Dead & Company’s Final Tour Earns Nearly $115 Million –


Since forming in 2015, Dead & Company has been one of the most consistent touring entities, mounting 10 separate tours in less than eight years. The last of those, its 2023 summer outing, wrapped on Sunday (July 16) and set an entirely new standard for the band, just as it is hanging up the mantle. According to figures reported to Billboard Boxscore, the Dead & Company Summer Tour 2023 grossed a new high of $114.7 million and sold 845,000 tickets across 28 shows.

The supergroup’s previous best was $53.7 million, earned during its Fall Tour 2021.

Dead & Company established a relatively unfussy format to its tours, much like its approach to setlists and song structure. The band sticks to the U.S. and Canada and plays in brief sprints of anywhere from 10 to 30 shows at a time. Even the name of each tour is plainly stated – Dead & Company 2015 Tour, Dead & Company Summer Tour 2017, Dead & Company Summer Tour 2018 and so on.

Dead & Company is comprised of former Grateful Dead members Bob Weir, Mickey Hart and Bill Kreutzmann, plus John Mayer, Oteil Burbridge and Jeff Chimenti.

Carrying on the legacy of the Grateful Dead, revenue and attendance have been steady as well. Average grosses have mostly stuck between $1 million to $2 million per show, and nightly attendance between 10,000 and 20,000. Routings have seamlessly woven arenas and amphitheaters, with a sprinkling of stadiums in select markets.

That all changed with Dead & Co.’s most recent dates. The announcement of the band’s final tour gave some extra momentum, as farewells are known to do. More than half of this year’s shows were played in stadiums, leveling up in Philadelphia, San Francisco and more.

Dead & Company’s final three shows at San Francisco’s Oracle Park (July 14-16) grossed $24.4 million, becoming the highest grossing engagement of the band’s tenure. A three-show stint at Boulder’s Folsom Field (July 1-3) sold 131,000 tickets, marking its best-selling report ever. Eight-figure grosses continue with double-header stadium stops in Chicago ($11.7 million), Boston ($11.6 million) and New York ($11.1 million).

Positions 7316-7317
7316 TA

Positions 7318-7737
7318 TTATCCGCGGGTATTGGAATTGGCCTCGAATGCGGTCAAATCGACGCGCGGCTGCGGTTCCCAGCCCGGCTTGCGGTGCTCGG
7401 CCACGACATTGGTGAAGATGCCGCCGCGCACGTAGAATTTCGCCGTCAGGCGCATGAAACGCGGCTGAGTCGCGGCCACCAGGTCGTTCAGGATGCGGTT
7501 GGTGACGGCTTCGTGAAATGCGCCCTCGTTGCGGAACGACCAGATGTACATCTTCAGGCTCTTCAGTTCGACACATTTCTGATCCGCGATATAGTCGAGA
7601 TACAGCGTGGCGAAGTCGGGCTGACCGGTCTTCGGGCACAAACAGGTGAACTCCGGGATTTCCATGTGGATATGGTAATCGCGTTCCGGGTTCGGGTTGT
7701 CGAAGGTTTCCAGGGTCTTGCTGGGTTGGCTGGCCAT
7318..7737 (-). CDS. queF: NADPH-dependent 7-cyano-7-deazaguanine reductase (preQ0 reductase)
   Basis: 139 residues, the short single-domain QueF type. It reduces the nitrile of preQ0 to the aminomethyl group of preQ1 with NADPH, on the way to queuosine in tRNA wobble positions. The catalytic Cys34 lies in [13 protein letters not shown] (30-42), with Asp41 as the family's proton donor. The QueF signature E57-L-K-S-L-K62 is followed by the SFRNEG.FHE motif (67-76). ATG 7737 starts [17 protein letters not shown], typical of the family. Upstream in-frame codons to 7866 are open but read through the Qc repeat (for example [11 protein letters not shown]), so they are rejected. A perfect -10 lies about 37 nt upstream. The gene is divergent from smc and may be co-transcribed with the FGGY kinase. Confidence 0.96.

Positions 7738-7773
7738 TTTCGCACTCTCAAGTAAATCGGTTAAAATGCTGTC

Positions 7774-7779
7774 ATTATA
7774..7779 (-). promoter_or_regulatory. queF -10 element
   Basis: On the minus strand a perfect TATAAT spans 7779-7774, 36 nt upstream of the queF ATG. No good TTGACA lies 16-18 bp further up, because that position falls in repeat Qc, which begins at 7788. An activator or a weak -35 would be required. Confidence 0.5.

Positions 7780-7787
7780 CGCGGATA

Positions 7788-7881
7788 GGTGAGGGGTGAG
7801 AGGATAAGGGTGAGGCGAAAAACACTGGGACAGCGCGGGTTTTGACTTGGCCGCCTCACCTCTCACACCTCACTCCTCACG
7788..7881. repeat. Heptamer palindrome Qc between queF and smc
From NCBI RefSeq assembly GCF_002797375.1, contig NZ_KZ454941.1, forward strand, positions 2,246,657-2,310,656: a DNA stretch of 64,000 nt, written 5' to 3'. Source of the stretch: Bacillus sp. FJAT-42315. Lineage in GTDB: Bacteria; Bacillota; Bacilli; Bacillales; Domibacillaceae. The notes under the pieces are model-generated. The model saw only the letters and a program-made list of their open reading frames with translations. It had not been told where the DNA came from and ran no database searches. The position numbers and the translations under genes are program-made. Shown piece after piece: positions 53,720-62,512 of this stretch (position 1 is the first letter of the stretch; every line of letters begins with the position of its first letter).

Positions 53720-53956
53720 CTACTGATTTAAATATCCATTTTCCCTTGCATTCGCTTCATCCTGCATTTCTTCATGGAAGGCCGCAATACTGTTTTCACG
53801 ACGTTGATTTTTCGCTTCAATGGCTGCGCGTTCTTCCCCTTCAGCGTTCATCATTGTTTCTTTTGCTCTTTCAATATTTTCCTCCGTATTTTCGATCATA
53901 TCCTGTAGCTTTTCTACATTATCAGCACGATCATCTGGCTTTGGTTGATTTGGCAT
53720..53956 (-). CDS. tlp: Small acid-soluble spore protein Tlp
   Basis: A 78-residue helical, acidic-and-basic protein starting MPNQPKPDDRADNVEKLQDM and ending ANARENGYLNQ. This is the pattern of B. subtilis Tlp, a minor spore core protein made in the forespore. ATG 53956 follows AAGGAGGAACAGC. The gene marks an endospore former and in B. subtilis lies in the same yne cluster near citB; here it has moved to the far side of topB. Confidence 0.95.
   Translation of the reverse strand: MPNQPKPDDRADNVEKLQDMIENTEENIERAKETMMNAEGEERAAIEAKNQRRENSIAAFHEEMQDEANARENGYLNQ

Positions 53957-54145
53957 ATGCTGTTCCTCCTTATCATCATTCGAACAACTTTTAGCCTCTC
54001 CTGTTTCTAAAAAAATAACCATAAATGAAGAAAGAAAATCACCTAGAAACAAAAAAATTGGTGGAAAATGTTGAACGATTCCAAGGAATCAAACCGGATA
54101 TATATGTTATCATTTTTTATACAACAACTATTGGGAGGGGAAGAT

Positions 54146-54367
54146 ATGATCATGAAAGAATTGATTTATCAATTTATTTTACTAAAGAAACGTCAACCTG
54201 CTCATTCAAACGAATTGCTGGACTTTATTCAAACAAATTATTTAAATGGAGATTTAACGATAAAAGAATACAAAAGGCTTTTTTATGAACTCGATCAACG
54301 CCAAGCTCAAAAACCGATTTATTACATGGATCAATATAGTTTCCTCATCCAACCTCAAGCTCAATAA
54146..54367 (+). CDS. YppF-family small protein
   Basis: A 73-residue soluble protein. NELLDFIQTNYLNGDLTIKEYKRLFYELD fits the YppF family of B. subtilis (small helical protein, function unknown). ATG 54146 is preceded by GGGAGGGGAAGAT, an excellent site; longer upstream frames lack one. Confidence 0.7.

Across all 28 shows, Dead & Company averaged $4.1 million and 30,200 tickets. Those figures are up by 69% and 46%, respectively, from last summer’s tour, easily setting new peaks for the band. Billboard has reported on many postpandemic tours that have set new personal highs for a variety of artists. But even amidst the excitement of a farewell, there’s an extra level of skill in doing so after touring every single year (with the obvious exception of 2020) since 2015.

This may feel familiar for Grateful Dead members Weir, Hart and Kreutzmann. The band was one of the biggest touring acts of all time, also a group of habit in terms of routing and revenues. While its touring career launched in 1965 — decades before the advent of Billboard Boxscore — its early ‘90s tours delivered remarkably consistent results, routinely selling between 20,000-25,000 tickets per show. For every year between 1991 and 1995, the Grateful Dead was among the top 10 on Boxscore’s year-end Top Tours ranking, coming in at No. 1 on the inaugural ‘91 list and again in ‘93.

But upon its return in June 2015 (four months before Dead & Company’s first tour), Fare Thee Well: Celebrating 50 Years of the Grateful Dead sold more than 360,000 tickets in just five shows, experiencing the full glory of a comeback and a goodbye, all at once.

Now, the Grateful Dead’s latest era ends, as its John Mayer-fronted lineup played its final shows to similarly spectacular results. After 10 tours, plus three editions of the destination event Playing in the Sand, Dead & Company has earned $455.9 million and sold 4.1 million tickets from 212 concerts.

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